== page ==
Syringocystadenoma papilliferum in an unusual location beyond the head and neck region: A case report and review of literature
1. Department of Dermatology, Hospital Kuala Lumpur, Kuala Lumpur, Malaysia. firstname.lastname@example.org
A case of syringocystadenoma papilliferum with multiple papulonodules in a linear fashion located in an unusual location of the right lower abdomen is presented. The presence of a large tumor at the inferior pole raised the suspicion of malignant transformation and the presence of discharge from the lesions raised the possibility of necrosis. However, histopathological examination showed the classical features of syringocystadenoma papilliferum without malignant transformation or tumor necrosis. The patient refused to undergo surgical excision of the nodules and subsequently was lost to follow-up. This case illustrates the atypical location of a rare disease and adds to the differential diagnosis of linear verrucous lesions on the abdomen. Review of all the cases with syringocystadenoma papilliferum outside the head and neck region in the English literature showed only one case of syringocystadenoma papilliferum arising on the abdomen; our patient is the second reported case with the unique feature of linear arrangement of lesions.
Syringocystadenoma papilliferum is a benign hamartomatous adnexal tumor. The histogenesis of this rare neoplasm is still unclear. It is theorized that syringocystadenoma papilliferum arises from the pluripotent cells of apocrine lineage . The tumor may occur de novo or within a nevus sebaceus . Most patients present with a solitary lesion in the head and neck region at birth or in early childhood [2, 3]. Presentation with multiple lesions is rare; those arising outside the head and neck region are even more uncommon. We present a case of syringocystadenoma papilliferum with multiple verrucous lesions, arranged in a linear fashion and located in the unusual site of the lower abdomen.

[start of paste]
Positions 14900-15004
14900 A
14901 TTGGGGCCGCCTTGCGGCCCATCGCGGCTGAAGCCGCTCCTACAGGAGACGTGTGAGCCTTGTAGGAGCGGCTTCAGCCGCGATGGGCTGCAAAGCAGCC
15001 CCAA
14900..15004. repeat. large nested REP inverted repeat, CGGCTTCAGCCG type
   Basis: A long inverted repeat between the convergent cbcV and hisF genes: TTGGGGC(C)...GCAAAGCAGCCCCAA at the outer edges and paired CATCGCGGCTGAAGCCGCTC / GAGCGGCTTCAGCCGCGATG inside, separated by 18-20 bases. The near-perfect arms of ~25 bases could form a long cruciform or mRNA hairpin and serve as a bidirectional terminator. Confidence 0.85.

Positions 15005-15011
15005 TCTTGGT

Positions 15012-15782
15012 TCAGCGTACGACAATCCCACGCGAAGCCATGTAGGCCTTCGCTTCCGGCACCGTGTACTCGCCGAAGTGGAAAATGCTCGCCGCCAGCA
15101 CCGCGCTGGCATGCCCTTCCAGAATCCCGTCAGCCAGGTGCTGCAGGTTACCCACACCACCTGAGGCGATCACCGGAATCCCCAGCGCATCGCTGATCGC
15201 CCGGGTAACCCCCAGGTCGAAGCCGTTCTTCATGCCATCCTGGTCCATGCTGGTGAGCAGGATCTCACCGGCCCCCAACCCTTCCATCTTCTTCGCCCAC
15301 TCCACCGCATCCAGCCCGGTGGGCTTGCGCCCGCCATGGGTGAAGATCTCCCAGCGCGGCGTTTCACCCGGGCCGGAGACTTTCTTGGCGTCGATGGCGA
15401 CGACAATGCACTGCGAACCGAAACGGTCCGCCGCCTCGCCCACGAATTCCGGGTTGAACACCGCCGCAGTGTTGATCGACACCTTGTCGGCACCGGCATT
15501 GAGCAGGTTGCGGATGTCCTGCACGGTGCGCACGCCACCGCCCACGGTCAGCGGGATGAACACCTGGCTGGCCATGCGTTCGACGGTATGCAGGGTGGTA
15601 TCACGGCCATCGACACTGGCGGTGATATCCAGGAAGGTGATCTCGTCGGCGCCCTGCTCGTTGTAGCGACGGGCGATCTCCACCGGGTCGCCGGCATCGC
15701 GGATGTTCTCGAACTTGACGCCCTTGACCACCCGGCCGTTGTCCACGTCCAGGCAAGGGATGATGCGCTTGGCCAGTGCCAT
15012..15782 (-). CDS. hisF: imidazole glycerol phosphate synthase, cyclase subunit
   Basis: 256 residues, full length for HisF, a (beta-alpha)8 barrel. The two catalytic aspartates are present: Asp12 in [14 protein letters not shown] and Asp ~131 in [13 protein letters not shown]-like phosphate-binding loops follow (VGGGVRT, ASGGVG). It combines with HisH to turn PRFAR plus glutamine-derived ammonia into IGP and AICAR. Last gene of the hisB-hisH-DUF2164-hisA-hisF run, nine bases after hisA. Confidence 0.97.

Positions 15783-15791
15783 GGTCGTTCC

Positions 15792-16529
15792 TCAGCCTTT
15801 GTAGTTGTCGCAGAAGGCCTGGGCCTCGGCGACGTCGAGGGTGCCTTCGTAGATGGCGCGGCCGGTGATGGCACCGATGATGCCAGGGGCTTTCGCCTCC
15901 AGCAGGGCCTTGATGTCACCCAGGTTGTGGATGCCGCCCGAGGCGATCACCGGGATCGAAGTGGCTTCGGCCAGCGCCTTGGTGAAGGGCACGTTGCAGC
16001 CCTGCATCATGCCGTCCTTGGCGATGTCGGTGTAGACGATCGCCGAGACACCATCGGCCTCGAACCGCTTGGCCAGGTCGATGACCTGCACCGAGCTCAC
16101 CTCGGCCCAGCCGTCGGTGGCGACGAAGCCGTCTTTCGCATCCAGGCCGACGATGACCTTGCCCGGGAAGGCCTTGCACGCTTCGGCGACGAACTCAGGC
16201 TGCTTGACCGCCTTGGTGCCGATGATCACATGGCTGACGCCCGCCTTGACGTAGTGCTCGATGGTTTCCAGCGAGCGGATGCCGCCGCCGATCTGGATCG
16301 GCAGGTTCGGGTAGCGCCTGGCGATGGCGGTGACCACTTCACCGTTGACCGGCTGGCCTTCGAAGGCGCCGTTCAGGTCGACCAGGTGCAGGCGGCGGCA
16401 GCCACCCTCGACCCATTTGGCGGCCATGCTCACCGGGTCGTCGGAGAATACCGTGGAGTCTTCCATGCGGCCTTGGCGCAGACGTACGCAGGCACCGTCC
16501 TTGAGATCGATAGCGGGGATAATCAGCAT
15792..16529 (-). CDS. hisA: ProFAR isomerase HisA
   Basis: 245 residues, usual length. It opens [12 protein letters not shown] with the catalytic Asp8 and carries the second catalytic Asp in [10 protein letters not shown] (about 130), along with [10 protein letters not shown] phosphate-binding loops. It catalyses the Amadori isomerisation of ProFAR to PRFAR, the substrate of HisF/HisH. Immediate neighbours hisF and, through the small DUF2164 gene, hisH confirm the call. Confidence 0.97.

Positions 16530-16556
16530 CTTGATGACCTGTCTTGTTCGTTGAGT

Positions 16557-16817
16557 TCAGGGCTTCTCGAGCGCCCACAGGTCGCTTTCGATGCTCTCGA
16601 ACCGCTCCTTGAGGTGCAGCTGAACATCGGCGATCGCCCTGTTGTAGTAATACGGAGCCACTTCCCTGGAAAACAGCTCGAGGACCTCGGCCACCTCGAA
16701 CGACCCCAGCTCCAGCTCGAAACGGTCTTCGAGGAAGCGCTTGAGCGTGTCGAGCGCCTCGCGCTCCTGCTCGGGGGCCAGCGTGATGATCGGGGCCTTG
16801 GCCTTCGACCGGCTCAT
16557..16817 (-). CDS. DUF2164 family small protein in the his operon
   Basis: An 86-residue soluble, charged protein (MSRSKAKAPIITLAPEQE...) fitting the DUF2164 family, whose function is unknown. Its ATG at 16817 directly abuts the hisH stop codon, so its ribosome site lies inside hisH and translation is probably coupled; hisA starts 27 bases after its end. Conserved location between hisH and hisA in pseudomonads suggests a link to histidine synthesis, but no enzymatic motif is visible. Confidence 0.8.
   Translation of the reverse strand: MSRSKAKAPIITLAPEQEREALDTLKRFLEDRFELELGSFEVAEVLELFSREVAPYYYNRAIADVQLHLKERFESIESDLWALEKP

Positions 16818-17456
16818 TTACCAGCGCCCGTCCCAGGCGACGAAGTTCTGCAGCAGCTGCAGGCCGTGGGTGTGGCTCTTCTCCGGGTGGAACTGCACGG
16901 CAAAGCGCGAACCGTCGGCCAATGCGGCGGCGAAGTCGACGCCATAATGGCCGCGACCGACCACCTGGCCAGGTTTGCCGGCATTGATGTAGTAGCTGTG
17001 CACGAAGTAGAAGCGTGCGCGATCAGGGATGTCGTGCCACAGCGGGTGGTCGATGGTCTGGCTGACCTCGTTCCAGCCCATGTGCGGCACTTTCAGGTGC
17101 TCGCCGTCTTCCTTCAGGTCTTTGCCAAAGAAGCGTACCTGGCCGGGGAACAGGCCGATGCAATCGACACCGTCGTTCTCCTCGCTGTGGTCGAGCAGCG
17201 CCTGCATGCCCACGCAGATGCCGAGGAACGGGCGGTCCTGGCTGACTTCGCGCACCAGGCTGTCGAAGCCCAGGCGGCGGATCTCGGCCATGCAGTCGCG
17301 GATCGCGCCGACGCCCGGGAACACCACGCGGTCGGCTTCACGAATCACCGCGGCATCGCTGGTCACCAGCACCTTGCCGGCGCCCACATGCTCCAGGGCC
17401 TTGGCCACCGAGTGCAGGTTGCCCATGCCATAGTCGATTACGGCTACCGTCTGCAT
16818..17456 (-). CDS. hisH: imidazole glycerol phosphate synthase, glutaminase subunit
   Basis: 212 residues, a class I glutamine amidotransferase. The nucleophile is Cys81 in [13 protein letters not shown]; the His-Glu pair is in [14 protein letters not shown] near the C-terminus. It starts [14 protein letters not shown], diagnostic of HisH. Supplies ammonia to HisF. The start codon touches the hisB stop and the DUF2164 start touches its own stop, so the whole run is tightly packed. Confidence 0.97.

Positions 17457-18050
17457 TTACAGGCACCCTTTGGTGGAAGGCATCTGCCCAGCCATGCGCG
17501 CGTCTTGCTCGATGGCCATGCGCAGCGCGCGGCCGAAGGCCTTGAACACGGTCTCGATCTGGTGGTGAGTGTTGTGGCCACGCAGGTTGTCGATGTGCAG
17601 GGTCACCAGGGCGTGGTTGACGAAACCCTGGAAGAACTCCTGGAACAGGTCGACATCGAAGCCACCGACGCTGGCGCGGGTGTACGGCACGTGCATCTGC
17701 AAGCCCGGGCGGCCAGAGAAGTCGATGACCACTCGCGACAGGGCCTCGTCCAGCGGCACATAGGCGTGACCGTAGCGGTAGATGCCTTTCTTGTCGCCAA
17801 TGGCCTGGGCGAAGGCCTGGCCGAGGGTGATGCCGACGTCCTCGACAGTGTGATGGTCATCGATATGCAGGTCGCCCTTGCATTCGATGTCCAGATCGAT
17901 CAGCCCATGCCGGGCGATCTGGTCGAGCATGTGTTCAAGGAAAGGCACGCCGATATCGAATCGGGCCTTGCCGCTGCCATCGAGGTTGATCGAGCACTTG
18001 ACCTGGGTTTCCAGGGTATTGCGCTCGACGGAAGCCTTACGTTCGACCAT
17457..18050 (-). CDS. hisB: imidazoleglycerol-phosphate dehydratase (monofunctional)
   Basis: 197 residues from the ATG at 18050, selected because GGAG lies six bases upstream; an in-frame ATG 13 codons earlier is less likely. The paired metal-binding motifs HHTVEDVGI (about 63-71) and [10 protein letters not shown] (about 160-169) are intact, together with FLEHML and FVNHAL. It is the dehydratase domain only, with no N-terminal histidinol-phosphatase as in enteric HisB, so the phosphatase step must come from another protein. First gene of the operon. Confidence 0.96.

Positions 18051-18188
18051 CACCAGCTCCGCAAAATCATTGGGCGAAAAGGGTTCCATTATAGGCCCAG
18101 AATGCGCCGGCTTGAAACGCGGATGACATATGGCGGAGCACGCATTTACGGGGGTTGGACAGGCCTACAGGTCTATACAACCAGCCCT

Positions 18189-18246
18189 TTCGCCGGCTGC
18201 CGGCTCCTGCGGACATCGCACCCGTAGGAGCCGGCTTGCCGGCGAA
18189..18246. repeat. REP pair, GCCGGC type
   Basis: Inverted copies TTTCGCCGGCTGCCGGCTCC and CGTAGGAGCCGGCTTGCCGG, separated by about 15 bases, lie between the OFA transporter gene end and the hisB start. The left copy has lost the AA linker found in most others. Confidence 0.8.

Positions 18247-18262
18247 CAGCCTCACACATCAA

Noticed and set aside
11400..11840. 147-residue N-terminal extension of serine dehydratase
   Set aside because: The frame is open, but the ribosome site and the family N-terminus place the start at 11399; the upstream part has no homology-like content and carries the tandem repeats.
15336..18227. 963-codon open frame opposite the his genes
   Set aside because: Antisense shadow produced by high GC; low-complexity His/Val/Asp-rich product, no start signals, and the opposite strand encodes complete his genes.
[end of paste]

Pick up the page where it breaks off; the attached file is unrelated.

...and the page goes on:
A 40-year-old woman presented with multiple nontender and nonpruritic verrucous papules and nodules on the right lower abdomen. She had these lesions since birth and they had gradually increased in number and size over the years. Currently, she presented with a 6-month history of progressive enlargement of the eruption, associated with foul smelling discharge. She admitted to have applied traditional topical treatment to the lesions. There were no associated systemic symptoms. She also had type 2 diabetes mellitus, for which she was taking oral metformin 750 mg twice daily. In addition, she had hypertension for which she was taking oral amlodipine 5 mg daily for the past 2 years.
On examination, multiple erythematous papules and nodules were observed on the right lower abdomen arranged in a linear fashion (Figures 1 and 2). These papules and nodules measured up to 1.5 cm in diameter with the largest on the inferior pole measuring 5 cm in diameter. Erosion was seen on the surface of some of the lesions. There was also yellowish creamy foul smelling discharge.
Two incisional skin biopsies were performed, one on the largest tumor and another on a small nodule. The histopathological examinations of both biopsies showed the presence of multiple cystic, papillary, and ductal invaginations extending into the dermis. These invaginations were connected to the epidermis, which showed acanthosis and papillomatosis (Figure 3). Double layers of cells consisting of an inner layer of cuboidal cells and an outer luminal layer of tall columnar cells were seen lining the invaginations (Figure 4). Decapitation secretion was seen in the luminal layer (Figure 4). The connective tissue core was filled with plasma cells. There were no histological features of nevus sebaceus or epidermal nevus. The histological findings were consistent with the diagnosis of syringocystadenoma papilliferum.
Culture of the discharge from the lesions grew Pseudomonas aeruginosa and she was treated with oral ciprofloxacin and intravenous amikacin for 2 weeks. The patient was later seen in the combined dermatology-plastic surgery consultation and was offered surgical excision with skin grafting. However, she refused the surgical treatment and instead opted for traditional Malay therapy. She also refused to be patch tested to the traditional topical medications she had used for the skin lesions. She subsequently was lost to follow-up.
Since the first description by Stokes in 1917 under the term nevus syringadenomatosus papilliferus, syringocystadenoma papilliferum has been increasingly reported in the English literature . The majority of the reported cases had lesions in the head and neck region. Mammino et al. reviewed 145 cases with syringocystadenoma papilliferum and found 108 cases (75.0%) occurring on the head and neck region, 29 cases (20.0%) on the trunk, and 8 cases (5.0%) on the extremities . However, over the past two decades there are increasing reports of syringocystadenoma papilliferum occurring in unusual locations outside the head and neck region.